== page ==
I worked at a bike shop for a couple of months recently. I have lots to share. Firstly, I’d like to express my gratitude for the opportunity to work next to some of the finest bicycle mechanics and specialists in Grand Rapids. I learned a lot from their tutelage, and have discovered some of the keys to learning even more, as there is always much to be learned. I’ll divide my experiences into pros and cons.
- The Pay: Although the experience is nicer than working at a fast food restaurant or stocking shelves somewhere at night (both of which I’ve done), bicycle mechanics almost everywhere make less than $20 per hour. In my case, I made $13 per hour. This was one of the determining factors in my decision to quit working at a shop. I make better money at home, and without the stress of a demanding environment. Also, it sucks to be driving home from work at the shop and see a sign at Taco Bell advertising $17 per hour. “How does being a skilled laborer pay off here?” That’s what I’d ask myself.
- The Service Gap: Bike shops have a lot of overhead. There are amazing service teams out there that can can fix big problems. We replaced a bottom bracket on a 1990’s titanium Eddy Merckx road bike that was seized hard into the BB shell. All told, 5 mechanics had their hands on it. We got it out. That’s a good service team. But it was an Eddy Merckx. It was worth it to the client to pay shop rates to have his expensive bike fixed. But what about an old Schwinn, Motobecane or any other specimen from the 70’s-90’s? As many times as we accepted these bikes for service, we turned them away. Much of what went beyond the cost of a tune-up ($150) was cost prohibitive for the client. So what happens to those bikes? They get donated to a charitable organization, perhaps. Or they get scrapped. And the client is out the door. At the $200 price point, they are attracted by bikes at big box stores–places that cannot service a bike. Their Specialized Rock Hopper is in the pile at the scrapyard, and they’ve just bought a crummy new bike with, among other defects, brakes that will not articulate evenly on both sides–ever. This is how bike shops fail clients. And it’s not really their fault. They have bills to pay.
- Service Interruption: I did not like having to answer phones and attend to incoming clients while performing an overhaul or tune-up. I wasted time and brain power coming back to the project and remembering what I had or had not done in order to call it done. I’ve spoiled myself in my own shop, as I can work uninterrupted. I don’t have to answer the phone. I can let my kids fight if that’s the kind of morning they’re having. I can work and I can stop at a place that makes sense. Again, in a small shop environment, I don’t know how the shop could do better. It’s an all-hands-on-deck situation all the time.
- The Grind: I will not lie. Wrenching full-time at a bike shop is a job for younger people. I am 48 years old. I did feel up to the job on the cardio-vascular level, but the level of manual output expected from a shop mechanic is considerable. My hands and feet hurt a lot after wrenching for 8 or more hours per day. Especially the hands. They never hurt like that before. What I brought home every day to my wife was a very tired husband who slacked on home responsibilities and delights.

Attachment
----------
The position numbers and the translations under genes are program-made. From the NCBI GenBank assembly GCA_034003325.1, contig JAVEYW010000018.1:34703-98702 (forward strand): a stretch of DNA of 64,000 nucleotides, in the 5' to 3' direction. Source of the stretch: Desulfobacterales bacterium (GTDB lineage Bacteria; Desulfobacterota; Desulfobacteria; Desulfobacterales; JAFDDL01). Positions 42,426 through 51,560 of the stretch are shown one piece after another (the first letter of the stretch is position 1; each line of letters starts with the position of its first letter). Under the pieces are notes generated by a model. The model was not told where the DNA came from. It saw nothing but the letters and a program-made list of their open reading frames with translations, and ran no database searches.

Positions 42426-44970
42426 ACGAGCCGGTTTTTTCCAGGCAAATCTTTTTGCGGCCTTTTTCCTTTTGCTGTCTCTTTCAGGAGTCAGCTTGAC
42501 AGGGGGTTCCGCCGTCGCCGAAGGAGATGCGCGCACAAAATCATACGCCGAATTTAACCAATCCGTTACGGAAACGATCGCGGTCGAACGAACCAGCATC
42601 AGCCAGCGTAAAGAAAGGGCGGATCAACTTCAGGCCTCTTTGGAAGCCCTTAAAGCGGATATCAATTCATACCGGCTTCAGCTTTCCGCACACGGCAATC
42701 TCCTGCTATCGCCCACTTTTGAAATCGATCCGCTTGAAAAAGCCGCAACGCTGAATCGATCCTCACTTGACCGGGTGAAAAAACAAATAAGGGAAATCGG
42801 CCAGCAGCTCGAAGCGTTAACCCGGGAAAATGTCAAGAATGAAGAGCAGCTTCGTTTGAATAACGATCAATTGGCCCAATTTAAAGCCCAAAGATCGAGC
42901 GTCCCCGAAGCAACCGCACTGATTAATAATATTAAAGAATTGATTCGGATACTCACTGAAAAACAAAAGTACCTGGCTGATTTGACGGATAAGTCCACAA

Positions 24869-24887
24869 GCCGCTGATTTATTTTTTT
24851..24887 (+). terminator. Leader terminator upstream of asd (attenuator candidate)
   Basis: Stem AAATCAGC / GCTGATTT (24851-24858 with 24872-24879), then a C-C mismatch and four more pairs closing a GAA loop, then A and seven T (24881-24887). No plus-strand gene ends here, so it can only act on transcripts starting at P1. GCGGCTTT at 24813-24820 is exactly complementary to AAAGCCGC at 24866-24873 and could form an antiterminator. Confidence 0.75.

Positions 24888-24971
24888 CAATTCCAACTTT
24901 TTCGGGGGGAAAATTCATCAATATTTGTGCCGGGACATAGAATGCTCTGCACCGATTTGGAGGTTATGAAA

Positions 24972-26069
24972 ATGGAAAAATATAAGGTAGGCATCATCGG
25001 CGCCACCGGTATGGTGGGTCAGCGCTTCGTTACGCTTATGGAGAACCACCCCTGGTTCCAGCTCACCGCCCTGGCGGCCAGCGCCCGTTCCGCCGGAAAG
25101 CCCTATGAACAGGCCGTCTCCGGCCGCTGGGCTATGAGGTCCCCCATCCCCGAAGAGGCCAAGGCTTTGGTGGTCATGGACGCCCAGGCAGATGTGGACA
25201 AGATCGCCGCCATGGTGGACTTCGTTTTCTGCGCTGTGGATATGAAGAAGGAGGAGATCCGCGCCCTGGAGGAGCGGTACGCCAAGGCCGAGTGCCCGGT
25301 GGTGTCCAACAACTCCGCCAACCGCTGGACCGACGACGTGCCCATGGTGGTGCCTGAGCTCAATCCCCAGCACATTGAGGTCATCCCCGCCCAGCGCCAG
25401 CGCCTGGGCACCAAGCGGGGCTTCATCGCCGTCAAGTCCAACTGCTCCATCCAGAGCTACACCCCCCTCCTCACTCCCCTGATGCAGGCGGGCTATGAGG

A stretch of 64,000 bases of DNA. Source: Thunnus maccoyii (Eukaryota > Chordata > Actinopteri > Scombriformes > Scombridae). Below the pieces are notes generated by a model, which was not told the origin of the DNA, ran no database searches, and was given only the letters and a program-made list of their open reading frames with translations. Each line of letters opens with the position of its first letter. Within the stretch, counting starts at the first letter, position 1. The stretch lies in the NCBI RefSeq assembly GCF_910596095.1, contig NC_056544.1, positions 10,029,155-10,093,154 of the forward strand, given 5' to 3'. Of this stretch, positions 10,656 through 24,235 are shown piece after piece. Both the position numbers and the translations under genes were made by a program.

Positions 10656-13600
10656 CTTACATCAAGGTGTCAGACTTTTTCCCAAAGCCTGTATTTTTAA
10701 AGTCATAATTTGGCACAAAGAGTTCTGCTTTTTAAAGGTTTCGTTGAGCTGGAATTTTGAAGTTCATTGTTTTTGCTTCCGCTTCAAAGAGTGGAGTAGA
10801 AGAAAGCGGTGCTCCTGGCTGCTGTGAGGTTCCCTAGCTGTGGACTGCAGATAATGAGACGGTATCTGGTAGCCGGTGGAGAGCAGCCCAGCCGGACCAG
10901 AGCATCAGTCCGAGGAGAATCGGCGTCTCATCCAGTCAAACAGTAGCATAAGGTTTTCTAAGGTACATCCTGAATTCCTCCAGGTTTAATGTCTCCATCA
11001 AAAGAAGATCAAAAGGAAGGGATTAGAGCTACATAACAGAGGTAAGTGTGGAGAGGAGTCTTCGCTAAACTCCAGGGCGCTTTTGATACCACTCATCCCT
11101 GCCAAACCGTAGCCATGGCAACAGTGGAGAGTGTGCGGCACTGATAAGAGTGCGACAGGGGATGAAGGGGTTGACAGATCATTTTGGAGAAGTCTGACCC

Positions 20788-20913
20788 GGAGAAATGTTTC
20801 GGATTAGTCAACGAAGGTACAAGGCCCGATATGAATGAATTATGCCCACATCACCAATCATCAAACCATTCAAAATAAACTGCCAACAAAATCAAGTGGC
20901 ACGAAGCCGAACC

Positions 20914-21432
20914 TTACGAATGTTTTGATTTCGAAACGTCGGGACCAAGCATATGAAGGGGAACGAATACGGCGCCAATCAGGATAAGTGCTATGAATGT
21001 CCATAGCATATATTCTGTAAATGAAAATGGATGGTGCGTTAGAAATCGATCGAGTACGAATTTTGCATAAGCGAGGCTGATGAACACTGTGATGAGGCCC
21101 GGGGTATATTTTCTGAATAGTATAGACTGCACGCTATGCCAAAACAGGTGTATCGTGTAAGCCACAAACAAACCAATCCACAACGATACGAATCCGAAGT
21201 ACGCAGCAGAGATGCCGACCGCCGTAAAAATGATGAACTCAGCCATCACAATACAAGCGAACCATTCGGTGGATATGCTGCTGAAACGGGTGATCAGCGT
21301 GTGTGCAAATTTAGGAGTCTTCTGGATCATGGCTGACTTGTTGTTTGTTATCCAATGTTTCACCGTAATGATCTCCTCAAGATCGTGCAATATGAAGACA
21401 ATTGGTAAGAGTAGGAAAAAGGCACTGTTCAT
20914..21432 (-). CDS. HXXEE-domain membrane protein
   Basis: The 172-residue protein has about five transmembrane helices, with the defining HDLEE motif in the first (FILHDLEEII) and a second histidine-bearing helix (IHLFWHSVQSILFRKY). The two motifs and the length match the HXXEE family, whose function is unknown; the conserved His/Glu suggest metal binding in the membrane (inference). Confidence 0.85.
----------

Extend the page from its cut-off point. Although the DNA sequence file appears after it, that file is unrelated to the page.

- Peer Review and Master Mechanic Oversight: This is the most valuable part of my shop experience, and I wouldn’t have gotten it without going out and getting it from others. My bosses and the other mechanics either corrected things I was doing wrong (who knew a chain could be installed backwards?), or gave me long-sought-after affirmation that what I was doing was right. In many cases, especially as regarding vintage bicycles, I knew more than the other fellas. Most of the time, I was learning a new trade altogether. There are rear derailleurs with clutches now. There are motorcycle brakes on bicycles now. A modern high-end full-suspension mountain bike is as complicated as any engine from an engineering point of view. But I’m not afraid of them anymore. There’s a manual for it. That’s what the other auto-didactic mechanic taught me there–“Open Shimano’s schematics pages and learn, brother!”
- Camaraderie: During the Covid-19 epidemic, I wrapped myself up tighter than a drum. I stayed home. I masked up. I stayed away. And I got really depressed. I spent two months working at the shop, and it helped me come back to the fold. I got to talk to others about bikes all the time. I got to make jokes. I got to be a clutch player in a demanding environment, and that helped my ego substantially. The ego is what brought me back home to wrench, however. Social dynamics are a double-edged sword, and as Forest Gump famously put it, “That’s all I have to say about that.”
- Swag: So here’s the thing. When you work at a bike shop, reps from Shimano, Cannondale, SRAM, and other companies visit your store, and they give you free hats and t-shirts. I treasure swag, as it tells others in public who you are and what you do. Others in the know will see your swag and think you’re cool. Which, if you work in a bike shop, you probably are.
So what now?
Because we are blessed with a modestly advantageous financial standing in our family, I was able to invest in myself quite a bit in the last two weeks. I’ve purchased some tools that I already had–but better and more ergonomic versions of them, such as Park Tool’s T-handle hex set, and a bigger and better tool chest to go next to my smaller and older Crafstman set. I don’t ever want to open a bike shop. I am a boutique operator in this environment. I have a set price for tune-ups and overhauls. Sometimes I spend too much time on a job–there was more to fix than I thought. Sometimes it’s a cinch and takes half an hour. But every time, I come out on top, as do my clients. So let’s go!